A bedside device that measures eye movements could become a standard way of determining if extreme dizziness is being caused by a stroke, researchers say.

Johns Hopkins School of Medicine researchers performed a study on 12 people using a portable video-oculography machine, which was 100% accurate in determining whether dizziness was being caused by a stroke. If larger studies confirm these results, the machine could be used in the same way electrocardiograms are used to diagnose heart attacks, says study leader David Newman-Toker, M.D., Ph.D.

The machine consists of goggles connected to a webcam, laptop and accelerometer. It mimics a horizontal head impulse test, which is a very accurate way to determine if dizziness is linked to a stroke. However, this test requires a clinician with expert judgment of a patient’s eye movements. The video-oculography machine eliminates the need for this high level of human expertise. It could be “easily employed” to prevent as many as 100,000 stroke misdiagnoses annually, Newman-Toker says.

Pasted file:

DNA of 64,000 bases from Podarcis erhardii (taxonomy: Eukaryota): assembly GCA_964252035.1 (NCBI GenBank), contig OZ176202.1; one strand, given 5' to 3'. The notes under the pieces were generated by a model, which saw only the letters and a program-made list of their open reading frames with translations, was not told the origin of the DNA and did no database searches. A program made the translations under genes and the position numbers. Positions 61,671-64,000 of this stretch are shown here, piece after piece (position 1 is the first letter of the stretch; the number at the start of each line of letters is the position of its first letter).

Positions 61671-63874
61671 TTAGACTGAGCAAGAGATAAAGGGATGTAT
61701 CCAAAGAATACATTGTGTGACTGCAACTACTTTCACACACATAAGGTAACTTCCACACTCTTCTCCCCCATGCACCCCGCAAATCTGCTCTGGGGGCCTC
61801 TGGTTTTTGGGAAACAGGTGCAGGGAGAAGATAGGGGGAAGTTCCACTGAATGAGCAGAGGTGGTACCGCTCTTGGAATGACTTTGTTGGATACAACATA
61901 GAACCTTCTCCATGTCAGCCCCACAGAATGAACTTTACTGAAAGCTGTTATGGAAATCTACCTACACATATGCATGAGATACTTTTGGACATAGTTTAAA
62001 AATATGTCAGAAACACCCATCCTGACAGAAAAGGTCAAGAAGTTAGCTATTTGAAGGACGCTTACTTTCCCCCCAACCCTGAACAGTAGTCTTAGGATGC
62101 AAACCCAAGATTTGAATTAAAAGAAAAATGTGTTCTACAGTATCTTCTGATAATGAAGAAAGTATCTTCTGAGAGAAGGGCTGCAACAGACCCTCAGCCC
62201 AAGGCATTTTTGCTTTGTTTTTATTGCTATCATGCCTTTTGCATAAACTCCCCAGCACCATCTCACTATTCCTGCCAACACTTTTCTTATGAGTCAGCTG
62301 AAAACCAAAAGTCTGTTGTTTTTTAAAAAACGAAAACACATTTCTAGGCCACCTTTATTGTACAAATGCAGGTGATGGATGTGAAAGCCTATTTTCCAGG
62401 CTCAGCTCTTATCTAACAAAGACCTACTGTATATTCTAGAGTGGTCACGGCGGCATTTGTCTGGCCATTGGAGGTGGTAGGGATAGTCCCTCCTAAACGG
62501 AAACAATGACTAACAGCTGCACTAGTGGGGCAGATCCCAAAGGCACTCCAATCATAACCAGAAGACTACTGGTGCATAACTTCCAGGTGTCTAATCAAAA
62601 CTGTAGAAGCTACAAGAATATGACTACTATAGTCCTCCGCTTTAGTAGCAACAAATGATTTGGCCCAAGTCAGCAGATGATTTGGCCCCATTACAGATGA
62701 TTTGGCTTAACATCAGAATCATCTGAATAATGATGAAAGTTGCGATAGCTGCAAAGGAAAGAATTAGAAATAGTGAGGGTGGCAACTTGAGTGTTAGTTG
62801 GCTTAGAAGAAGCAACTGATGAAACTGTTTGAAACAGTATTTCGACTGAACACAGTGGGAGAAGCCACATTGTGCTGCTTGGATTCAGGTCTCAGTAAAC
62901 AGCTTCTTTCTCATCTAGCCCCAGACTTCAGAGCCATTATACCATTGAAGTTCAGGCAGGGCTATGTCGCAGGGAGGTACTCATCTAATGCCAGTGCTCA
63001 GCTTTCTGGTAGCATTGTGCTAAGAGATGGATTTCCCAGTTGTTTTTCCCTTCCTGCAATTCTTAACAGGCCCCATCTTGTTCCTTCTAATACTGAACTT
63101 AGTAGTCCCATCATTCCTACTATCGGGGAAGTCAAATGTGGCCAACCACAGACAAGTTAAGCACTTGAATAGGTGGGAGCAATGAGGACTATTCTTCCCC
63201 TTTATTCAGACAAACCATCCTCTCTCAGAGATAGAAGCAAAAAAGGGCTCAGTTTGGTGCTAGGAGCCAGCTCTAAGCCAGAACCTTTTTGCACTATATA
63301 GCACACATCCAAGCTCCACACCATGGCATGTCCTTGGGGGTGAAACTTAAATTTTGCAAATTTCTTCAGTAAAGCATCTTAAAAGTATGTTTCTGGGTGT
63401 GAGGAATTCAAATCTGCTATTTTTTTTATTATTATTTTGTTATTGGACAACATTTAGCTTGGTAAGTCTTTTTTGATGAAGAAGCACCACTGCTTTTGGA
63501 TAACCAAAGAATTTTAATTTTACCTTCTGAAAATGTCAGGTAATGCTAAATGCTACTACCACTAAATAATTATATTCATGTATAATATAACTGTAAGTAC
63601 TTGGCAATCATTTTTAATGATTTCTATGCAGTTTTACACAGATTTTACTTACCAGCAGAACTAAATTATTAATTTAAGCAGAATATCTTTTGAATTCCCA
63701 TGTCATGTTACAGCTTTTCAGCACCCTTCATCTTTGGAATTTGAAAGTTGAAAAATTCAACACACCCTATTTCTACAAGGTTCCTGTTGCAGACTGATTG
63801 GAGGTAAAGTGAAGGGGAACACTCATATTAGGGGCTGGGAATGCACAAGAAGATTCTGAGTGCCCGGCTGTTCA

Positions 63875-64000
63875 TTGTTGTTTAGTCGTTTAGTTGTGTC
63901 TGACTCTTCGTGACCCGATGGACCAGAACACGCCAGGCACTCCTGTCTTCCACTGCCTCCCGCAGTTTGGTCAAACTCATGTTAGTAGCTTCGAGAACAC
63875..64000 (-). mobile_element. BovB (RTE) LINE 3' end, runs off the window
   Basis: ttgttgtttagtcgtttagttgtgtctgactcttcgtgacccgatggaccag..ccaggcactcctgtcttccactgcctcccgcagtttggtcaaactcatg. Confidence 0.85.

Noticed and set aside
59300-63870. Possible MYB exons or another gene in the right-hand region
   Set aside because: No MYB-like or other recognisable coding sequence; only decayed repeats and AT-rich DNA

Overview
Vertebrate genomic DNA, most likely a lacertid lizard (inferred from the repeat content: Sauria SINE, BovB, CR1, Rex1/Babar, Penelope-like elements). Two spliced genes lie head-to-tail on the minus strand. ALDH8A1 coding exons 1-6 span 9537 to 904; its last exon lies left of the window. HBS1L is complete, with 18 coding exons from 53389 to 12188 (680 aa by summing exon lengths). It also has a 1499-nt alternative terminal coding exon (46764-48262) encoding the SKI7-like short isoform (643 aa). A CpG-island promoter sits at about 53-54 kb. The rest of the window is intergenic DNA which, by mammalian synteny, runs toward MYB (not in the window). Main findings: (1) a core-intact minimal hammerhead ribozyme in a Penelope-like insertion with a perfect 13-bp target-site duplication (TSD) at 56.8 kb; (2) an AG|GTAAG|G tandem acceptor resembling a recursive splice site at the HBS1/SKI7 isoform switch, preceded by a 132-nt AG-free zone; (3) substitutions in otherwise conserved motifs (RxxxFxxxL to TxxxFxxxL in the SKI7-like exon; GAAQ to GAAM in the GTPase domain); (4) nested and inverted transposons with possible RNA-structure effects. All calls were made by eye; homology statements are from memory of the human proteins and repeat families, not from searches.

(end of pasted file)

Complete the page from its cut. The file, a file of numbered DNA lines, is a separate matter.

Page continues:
The study participants were treated at Johns Hopkins Hospital in Baltimore, MD, and the University of Illinois College of Medicine at Peoria. The machine determined six participants were experiencing a stroke and six were experiencing benign dizziness, and MRIs confirmed all 12 results, according to the researchers. The machine is not yet approved for general use in the United States but is used overseas.

The study results appear in the journal Stroke.